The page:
All of this leads us back to the centrality of Christ in Barfield’s evolutionary scheme, to Barfield’s concept of time and his position regarding the uniqueness of the divine realization of Christ. Barfield considers Christianity to be a uniquely “time-embracing” religion. Without the incarnation of Christ there is no Christian faith and the incarnation was an event that occurred at a particular point in the history of consciousness. It is, Barfield believes, no accident that, in a culture that was just beginning to emerge from the unfreedom of original participation into the relative freedom of individuation, a being was born who was capable of leading us from individuation to iconoclasm, from memory to imagination and into the consummate freedom of final, conscious participation.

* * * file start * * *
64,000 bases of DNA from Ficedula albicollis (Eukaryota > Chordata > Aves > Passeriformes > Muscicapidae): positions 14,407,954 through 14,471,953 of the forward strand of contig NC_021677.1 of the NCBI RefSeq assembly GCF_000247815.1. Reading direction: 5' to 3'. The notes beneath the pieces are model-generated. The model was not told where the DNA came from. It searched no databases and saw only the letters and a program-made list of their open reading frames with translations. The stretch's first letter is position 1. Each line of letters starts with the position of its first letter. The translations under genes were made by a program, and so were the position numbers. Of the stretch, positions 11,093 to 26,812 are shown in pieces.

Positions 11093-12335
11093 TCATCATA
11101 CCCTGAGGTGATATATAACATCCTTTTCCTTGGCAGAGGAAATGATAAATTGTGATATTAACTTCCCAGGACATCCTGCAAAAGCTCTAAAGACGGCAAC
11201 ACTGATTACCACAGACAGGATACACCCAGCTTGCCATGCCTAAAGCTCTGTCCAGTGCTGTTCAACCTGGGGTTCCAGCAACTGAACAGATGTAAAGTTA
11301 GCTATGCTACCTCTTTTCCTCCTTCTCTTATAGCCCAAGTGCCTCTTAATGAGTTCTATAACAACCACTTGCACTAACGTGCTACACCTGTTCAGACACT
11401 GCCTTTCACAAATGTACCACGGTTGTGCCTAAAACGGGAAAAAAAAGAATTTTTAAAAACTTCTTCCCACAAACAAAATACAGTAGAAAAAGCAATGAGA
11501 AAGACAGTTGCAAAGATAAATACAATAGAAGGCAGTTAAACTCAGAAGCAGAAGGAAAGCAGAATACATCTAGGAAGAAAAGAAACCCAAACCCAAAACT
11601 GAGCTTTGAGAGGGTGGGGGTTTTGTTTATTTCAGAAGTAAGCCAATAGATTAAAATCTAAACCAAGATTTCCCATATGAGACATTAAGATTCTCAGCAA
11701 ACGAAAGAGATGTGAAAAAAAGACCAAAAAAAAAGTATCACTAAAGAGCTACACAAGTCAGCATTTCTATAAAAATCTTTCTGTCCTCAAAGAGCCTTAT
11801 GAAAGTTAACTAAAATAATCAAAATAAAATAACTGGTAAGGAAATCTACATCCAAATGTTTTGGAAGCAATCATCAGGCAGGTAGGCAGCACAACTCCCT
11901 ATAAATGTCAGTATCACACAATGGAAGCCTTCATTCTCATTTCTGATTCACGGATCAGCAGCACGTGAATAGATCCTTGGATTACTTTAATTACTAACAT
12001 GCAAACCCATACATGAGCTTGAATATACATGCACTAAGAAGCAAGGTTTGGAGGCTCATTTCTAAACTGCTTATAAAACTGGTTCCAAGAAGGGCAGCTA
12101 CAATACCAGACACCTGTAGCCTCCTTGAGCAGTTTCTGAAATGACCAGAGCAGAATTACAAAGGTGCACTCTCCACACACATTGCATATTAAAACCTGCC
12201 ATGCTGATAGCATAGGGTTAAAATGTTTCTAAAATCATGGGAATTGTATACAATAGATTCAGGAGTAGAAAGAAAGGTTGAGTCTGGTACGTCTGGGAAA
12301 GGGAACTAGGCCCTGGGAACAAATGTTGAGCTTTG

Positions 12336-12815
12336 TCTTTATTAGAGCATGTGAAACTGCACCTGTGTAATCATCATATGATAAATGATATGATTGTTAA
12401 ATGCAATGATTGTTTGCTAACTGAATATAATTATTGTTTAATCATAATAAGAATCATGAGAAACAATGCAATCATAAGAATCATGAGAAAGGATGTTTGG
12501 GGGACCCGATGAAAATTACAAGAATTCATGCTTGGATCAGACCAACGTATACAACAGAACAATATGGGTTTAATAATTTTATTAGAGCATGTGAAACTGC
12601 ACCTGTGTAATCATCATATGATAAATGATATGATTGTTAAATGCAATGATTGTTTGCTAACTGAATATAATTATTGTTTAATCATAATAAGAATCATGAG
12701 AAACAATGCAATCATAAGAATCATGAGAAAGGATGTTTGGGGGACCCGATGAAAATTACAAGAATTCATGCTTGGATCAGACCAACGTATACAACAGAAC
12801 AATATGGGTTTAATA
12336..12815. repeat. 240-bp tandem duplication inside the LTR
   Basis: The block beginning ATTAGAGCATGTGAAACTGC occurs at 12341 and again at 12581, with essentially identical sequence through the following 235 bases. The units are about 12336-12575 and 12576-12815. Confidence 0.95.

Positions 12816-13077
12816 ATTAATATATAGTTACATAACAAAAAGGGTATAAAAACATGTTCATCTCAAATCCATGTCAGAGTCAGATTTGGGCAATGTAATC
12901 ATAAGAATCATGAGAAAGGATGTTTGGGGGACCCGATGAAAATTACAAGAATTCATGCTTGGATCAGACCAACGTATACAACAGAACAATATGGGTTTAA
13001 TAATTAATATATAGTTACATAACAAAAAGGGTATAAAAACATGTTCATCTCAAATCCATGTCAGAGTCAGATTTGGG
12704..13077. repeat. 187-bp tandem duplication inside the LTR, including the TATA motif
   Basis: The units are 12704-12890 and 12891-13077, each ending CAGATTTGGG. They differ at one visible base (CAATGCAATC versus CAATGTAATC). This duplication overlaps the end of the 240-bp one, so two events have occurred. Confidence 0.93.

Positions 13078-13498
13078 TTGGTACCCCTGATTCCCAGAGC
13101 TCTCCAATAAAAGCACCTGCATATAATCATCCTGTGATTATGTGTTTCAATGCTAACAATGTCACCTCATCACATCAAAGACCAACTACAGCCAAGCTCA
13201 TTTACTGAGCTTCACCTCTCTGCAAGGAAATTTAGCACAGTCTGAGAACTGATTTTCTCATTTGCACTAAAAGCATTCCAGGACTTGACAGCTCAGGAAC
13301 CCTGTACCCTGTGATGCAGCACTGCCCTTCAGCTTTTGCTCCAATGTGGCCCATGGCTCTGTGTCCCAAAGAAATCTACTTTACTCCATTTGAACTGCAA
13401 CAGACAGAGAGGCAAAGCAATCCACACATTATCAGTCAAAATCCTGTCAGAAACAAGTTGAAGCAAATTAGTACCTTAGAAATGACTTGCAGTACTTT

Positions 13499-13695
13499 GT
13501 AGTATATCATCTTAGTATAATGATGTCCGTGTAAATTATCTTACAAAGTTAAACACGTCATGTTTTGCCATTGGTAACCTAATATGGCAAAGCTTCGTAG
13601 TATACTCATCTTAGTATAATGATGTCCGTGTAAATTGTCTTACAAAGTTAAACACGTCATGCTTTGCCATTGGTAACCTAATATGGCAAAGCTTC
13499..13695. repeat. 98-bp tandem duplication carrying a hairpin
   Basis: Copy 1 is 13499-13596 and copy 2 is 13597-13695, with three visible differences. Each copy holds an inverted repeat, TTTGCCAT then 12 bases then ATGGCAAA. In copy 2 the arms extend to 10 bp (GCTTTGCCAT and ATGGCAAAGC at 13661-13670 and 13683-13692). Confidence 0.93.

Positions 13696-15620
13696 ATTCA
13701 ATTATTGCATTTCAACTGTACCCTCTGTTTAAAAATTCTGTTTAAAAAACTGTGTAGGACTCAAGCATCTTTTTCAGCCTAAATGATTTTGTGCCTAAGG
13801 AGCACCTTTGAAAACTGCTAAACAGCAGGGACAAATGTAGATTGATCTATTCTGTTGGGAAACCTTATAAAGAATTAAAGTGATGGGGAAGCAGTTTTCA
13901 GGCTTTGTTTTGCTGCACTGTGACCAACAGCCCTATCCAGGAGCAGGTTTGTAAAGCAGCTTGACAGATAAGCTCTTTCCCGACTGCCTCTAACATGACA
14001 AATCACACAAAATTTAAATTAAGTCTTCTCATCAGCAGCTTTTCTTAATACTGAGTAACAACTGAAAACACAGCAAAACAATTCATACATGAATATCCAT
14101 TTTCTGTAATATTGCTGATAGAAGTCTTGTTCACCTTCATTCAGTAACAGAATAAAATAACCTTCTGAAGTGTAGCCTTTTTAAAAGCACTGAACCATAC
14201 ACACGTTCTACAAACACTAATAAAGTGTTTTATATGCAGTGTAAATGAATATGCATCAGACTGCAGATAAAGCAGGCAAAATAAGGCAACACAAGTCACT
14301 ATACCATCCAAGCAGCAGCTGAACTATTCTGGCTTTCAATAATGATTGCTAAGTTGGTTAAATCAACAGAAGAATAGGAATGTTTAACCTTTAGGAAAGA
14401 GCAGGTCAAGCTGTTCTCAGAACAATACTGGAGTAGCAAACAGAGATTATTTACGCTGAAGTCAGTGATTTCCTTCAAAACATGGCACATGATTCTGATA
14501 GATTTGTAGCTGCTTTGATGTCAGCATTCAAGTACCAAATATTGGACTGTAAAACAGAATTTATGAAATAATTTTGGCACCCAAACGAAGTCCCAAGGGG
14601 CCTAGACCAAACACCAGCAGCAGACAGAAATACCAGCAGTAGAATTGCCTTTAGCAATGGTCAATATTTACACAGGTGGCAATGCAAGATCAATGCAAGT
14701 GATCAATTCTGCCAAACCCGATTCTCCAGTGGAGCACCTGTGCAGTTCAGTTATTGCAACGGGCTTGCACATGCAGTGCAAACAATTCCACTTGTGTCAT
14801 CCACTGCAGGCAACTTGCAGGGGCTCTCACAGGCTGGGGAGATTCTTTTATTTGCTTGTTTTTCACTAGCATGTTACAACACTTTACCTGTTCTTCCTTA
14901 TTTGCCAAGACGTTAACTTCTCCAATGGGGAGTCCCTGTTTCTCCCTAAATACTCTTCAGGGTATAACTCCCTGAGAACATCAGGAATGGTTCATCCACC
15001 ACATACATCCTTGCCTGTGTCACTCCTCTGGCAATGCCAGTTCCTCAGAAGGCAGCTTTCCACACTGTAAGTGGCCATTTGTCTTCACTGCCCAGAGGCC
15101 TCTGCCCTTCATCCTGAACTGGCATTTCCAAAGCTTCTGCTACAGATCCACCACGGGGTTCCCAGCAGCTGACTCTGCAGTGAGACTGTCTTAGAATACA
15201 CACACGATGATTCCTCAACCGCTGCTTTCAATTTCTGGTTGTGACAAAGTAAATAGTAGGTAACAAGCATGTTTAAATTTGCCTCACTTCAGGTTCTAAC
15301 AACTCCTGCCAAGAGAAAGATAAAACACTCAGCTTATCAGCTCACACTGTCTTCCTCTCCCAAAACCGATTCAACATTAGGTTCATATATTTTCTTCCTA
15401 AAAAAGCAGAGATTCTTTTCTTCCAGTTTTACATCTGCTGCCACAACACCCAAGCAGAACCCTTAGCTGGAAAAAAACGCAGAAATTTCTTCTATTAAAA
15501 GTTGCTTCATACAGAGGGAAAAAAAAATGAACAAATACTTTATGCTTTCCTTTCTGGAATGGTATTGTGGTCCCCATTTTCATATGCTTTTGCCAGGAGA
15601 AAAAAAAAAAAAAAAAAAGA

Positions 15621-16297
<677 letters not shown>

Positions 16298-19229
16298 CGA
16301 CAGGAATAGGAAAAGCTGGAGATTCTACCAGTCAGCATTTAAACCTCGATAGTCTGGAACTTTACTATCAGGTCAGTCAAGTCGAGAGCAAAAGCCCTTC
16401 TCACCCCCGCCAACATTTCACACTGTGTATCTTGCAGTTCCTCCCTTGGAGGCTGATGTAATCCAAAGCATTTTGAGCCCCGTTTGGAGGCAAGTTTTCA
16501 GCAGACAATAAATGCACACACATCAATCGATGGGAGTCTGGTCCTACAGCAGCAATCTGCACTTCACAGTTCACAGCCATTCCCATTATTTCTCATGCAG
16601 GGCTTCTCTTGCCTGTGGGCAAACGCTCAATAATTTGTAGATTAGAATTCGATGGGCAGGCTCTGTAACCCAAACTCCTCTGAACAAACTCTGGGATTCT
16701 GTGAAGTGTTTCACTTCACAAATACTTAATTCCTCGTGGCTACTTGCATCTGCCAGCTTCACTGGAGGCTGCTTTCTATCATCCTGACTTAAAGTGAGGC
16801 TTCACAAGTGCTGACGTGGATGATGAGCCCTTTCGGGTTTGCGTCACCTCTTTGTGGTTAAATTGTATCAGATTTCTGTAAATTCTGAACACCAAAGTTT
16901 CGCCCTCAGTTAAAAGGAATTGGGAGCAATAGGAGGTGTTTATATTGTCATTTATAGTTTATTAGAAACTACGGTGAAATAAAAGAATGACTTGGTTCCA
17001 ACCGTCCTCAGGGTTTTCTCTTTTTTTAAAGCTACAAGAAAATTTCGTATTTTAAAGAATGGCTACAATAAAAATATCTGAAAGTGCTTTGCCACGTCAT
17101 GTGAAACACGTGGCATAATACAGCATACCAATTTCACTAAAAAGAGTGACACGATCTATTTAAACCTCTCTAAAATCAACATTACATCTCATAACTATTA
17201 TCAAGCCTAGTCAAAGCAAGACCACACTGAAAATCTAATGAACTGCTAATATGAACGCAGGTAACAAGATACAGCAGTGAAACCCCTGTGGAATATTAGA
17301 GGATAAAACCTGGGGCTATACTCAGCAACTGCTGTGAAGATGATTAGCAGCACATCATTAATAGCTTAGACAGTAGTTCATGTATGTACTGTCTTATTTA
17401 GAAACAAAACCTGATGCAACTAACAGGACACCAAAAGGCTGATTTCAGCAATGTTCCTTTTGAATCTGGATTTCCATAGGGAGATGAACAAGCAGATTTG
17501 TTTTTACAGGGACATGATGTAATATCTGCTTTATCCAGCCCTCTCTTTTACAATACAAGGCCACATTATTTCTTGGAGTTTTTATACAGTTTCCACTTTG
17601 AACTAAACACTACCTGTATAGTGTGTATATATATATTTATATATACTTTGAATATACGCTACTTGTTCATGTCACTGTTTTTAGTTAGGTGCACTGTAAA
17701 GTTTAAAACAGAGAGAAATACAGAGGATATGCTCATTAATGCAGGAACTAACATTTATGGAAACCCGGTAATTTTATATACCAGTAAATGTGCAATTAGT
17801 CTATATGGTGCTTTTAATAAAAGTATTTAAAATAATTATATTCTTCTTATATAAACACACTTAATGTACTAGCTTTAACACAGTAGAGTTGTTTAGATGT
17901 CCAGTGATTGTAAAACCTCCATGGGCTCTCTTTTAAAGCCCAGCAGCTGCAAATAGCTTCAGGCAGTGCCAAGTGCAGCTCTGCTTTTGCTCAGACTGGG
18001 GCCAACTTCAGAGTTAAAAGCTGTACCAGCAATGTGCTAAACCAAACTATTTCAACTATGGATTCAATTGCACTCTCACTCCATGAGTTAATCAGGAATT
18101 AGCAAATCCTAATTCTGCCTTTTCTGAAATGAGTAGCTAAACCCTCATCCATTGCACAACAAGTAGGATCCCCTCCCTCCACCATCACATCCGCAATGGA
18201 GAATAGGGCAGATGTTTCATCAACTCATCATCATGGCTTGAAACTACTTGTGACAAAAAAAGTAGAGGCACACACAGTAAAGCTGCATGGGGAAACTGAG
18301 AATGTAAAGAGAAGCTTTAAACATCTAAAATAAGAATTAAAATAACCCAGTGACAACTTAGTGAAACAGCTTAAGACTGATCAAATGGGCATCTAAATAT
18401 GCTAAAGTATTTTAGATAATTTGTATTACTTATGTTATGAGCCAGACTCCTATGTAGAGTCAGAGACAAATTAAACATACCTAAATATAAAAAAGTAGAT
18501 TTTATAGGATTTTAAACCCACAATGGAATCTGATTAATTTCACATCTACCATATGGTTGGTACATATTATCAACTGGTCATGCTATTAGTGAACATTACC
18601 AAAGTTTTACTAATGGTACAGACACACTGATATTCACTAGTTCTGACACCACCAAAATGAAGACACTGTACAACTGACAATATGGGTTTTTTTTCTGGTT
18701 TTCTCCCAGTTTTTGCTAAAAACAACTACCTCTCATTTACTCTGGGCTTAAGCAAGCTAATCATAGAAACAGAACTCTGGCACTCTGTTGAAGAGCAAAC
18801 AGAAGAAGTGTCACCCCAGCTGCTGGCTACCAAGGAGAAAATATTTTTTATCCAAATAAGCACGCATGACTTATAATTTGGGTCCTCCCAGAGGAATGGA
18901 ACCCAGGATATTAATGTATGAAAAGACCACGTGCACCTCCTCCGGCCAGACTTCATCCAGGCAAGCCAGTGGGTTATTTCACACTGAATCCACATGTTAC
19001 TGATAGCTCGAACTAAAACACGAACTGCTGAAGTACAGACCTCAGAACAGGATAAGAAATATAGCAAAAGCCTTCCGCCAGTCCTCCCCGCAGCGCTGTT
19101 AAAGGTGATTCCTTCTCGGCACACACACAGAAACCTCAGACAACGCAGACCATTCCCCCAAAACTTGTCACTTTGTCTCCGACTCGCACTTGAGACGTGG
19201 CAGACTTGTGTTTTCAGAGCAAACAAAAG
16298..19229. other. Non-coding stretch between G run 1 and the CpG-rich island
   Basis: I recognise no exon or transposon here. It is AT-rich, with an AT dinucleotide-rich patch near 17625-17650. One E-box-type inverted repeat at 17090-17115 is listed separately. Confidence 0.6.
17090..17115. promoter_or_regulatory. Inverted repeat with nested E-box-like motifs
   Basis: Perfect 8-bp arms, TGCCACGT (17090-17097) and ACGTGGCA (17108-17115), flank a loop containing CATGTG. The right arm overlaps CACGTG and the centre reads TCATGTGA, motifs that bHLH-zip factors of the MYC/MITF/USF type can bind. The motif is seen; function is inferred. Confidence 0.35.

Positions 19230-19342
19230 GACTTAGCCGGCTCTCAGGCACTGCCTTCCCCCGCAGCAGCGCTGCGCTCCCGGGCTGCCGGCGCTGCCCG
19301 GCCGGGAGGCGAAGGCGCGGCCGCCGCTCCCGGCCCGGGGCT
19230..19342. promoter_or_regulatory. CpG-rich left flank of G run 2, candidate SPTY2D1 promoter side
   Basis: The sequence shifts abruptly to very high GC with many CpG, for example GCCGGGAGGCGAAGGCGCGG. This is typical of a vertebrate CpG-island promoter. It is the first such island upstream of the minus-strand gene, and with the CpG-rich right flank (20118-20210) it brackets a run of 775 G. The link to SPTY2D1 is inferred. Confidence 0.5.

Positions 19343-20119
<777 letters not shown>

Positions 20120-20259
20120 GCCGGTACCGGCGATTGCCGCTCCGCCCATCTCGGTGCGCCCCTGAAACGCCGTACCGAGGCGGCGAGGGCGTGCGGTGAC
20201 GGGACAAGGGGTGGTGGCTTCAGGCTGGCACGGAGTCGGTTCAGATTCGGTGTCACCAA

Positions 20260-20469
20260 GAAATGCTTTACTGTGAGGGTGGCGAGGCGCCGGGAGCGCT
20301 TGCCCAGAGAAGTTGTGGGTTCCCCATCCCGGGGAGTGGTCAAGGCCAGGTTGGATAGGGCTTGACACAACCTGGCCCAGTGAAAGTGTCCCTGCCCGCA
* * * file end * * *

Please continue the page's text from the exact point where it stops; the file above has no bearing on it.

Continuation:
If Christ is, as Barfield maintains, the human incarnation of the Divine Word then it is an incarnation that is not yet complete. For the coming of Christ was the planting of the seed of the Word in each of us, a seed that, when it finally blossoms will endow us with the power to redeem all of creation by imagining it anew—by, in an almost paradoxical sense, imagining it correctly. Humanity can, and certainly will, advance its understanding of the cosmos by inventing ever finer instruments to reveal more and more depths within the unrepresented, thus transforming those depths into brand new phenomena. For his part, however, Barfield prefers Christ’s path of imagination that, in conceiving of new depths, in effect, reveals them. This, for Barfield, is the direction in which evolution is leading us and it seems to him absurd that so seldom has the connection been made between the central event of Christianity and the fact that progress seems to be built into the very structure of the cosmos. To fail to regard Christ’s incarnation as the nexus of that progress seems to him an insult to the uniqueness of the Christian faith. To regard it as an event that took place solely in the past seems to him an insult to the vastness of time. In Barfield’s words, “Christ is the cosmic wisdom on its way from original to final participation.” In the words of Ken Wilber, “…always and always, the other world is this world rightly seen.”